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Fighting For Survival: Britain’s Hidden Crisis

Imagine a large queue outside your local food bank. Who are they and what do they look like?

Scruffy? Misbehaved? Uneducated? Lazy? Heavy smokers and drinkers? Do they even bother working or at the very least try finding a job? The general consensus is that those using food banks are all of the above and on top of that, they abuse the system. However, that’s not the case. In fact, these misconceptions are very harmful. ‘Get a job’ they’ll say….’you’re only here for the freebies‘.

We need to stop acting as if those who use food banks are beggars. Anyone can need a food bank – all it takes is a quick turn of events and you’ll be on the other side asking for food to help feed your family.

The main reasons for referrals within the last year according to the Trussell Trust have been due to benefit changes or delays (42%), low-income (28%), debt (9%) and homelessness (5%). This growing proportion of food bank referrals due to benefits are because they simply cannot cover the essentials. Debt statistics also show the strain individuals are put under whether it’s due to utility bills, council tax or housing.

Audrey Flannigan manages one of the Trussell Trust food banks and said: “I’m in no way a benefits advisory or know everything about it, but I do know that asking someone to wait between five and seven weeks before you get your first lot of money has to be seen as immoral and inhumane.”

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Being starved of our basic survival needs shouldn’t be a common thing to hear in the 21st century yet it is. The numbers of those using food banks are evidently rising and there appears to be nothing we can do about it.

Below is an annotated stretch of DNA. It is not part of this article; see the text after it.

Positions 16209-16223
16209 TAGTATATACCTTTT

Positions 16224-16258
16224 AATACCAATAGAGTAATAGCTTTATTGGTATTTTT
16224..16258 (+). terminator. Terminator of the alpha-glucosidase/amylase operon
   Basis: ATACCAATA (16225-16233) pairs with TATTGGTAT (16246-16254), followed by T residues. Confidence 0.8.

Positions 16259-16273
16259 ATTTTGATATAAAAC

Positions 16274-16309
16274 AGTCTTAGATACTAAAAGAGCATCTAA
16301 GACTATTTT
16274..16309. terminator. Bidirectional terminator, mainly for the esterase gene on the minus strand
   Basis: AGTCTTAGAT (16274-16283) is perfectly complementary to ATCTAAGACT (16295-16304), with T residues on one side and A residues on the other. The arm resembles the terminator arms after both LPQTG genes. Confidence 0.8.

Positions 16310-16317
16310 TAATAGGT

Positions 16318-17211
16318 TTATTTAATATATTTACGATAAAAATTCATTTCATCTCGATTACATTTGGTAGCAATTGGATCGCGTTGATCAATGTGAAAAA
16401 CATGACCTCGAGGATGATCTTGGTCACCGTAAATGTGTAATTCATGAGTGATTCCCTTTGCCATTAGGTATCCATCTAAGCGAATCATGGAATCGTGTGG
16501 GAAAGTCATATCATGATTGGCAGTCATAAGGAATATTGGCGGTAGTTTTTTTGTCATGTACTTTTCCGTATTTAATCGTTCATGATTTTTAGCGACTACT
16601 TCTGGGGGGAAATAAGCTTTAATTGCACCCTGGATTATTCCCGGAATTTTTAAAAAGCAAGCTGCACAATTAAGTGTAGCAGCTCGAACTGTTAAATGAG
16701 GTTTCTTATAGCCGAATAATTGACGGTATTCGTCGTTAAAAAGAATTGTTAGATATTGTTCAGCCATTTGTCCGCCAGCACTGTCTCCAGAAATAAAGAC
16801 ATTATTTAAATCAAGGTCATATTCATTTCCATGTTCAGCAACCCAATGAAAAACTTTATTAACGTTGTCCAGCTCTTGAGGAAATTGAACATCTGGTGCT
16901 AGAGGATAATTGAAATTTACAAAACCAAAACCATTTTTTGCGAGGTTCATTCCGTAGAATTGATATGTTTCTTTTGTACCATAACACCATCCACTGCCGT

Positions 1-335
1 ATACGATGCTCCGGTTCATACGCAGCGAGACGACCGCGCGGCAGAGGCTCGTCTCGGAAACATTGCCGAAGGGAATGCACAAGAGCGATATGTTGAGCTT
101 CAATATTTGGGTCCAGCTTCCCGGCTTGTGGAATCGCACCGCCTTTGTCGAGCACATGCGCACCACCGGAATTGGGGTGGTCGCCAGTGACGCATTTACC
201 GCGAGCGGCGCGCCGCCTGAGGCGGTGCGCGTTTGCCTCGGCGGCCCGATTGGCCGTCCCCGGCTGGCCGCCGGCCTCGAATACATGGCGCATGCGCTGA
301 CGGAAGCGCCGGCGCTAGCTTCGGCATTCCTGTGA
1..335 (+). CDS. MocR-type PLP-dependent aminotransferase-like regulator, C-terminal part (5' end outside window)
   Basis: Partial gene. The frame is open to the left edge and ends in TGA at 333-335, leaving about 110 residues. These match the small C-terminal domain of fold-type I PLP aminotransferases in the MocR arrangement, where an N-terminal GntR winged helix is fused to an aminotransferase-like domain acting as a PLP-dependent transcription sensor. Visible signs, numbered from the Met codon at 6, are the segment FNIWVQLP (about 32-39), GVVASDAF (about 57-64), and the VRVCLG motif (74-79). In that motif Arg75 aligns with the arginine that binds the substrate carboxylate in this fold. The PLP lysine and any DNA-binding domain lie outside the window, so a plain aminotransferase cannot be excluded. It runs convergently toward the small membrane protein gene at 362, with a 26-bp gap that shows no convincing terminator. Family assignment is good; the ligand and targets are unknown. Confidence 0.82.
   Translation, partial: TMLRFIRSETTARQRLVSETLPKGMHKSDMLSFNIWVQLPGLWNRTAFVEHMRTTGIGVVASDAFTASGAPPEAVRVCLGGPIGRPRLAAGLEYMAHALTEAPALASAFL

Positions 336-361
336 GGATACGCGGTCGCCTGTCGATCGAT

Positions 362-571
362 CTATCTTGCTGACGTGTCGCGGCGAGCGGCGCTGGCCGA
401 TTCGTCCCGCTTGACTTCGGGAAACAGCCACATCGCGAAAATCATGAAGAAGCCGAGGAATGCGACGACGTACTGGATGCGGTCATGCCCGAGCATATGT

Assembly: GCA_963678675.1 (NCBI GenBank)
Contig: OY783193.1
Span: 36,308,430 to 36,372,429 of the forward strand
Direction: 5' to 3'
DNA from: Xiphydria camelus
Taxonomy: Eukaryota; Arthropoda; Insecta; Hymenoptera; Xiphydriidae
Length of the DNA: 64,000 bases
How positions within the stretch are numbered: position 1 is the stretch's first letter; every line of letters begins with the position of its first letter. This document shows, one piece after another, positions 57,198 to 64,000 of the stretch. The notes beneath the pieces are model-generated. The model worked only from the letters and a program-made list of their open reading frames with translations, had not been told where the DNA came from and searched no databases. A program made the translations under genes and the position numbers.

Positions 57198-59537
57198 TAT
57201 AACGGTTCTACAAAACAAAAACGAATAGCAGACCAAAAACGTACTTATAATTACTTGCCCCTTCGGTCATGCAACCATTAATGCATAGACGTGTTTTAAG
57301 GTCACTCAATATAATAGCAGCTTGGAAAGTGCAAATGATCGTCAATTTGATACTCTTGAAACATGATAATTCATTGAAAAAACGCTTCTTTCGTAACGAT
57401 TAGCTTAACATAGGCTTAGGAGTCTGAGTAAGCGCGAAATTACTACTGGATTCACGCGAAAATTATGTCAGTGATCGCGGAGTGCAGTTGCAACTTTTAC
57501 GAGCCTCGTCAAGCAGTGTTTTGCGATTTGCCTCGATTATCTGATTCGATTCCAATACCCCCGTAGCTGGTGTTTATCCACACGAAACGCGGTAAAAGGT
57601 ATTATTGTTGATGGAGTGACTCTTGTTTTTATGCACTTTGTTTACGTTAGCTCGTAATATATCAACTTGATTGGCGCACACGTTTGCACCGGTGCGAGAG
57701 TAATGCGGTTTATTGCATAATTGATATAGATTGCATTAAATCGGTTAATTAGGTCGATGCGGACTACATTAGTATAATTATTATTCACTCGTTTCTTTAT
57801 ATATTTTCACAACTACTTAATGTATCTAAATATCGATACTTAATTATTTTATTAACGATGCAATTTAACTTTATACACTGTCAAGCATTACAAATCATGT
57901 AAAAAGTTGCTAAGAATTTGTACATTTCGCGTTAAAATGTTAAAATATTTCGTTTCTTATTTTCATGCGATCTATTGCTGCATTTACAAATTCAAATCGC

For some families, the holidays are filled with days spent lying on the beach but for others, the apprehension and uncertainty during the holiday period hits them hard. For them, holidays represent a difficult time.

‘What fun activities will we do?’ ‘Are we going on holiday?’ ‘Why not?’ ‘My friends are going on holiday.’- it can be incredibly hard for less fortunate families to hear this. Imagine your days spent thinking what to eat and how you’ll spend your last £10.

Many children thankfully get free school meals so are fed throughout the school week, yet during the holidays, children return in a worse physical and mental state than before due to lack of nutritious food or lack of food, period. Costs that wouldn’t normally be covered now have to be factored into the likes of childcare. Parents are cutting back their hours at work to care for their children which means less income and results in less money to spend on meals and the paying bills.

Being malnourished of food can negatively impact our mental, physical and emotional health. During a BBC documentary, ‘Britain’s Hidden Hungry’, 21-year-old student Charlotte pawned her laptop for £25 in order to pay for living expenses. To get it back, she had to pay £32.50 within three weeks meaning she took a loan with an interest rate of 480%.

“If I hadn’t pawned my laptop, we wouldn’t have had anything to wash in – no lights, no heat, no food – nothing. My college work is on there, my baby photos – everything.”

With the money, Charlotte paid her electricity bills and spent the remaining £10 on food which lasted her less than a week. Living on the bare minimum, she explains: “The first two weeks are the worst because you’re so used to eating normally, you wake up and your body is like ‘right – food’ but you’re not eating – by the time its dinner, you’re so hungry, you’re not hungry.”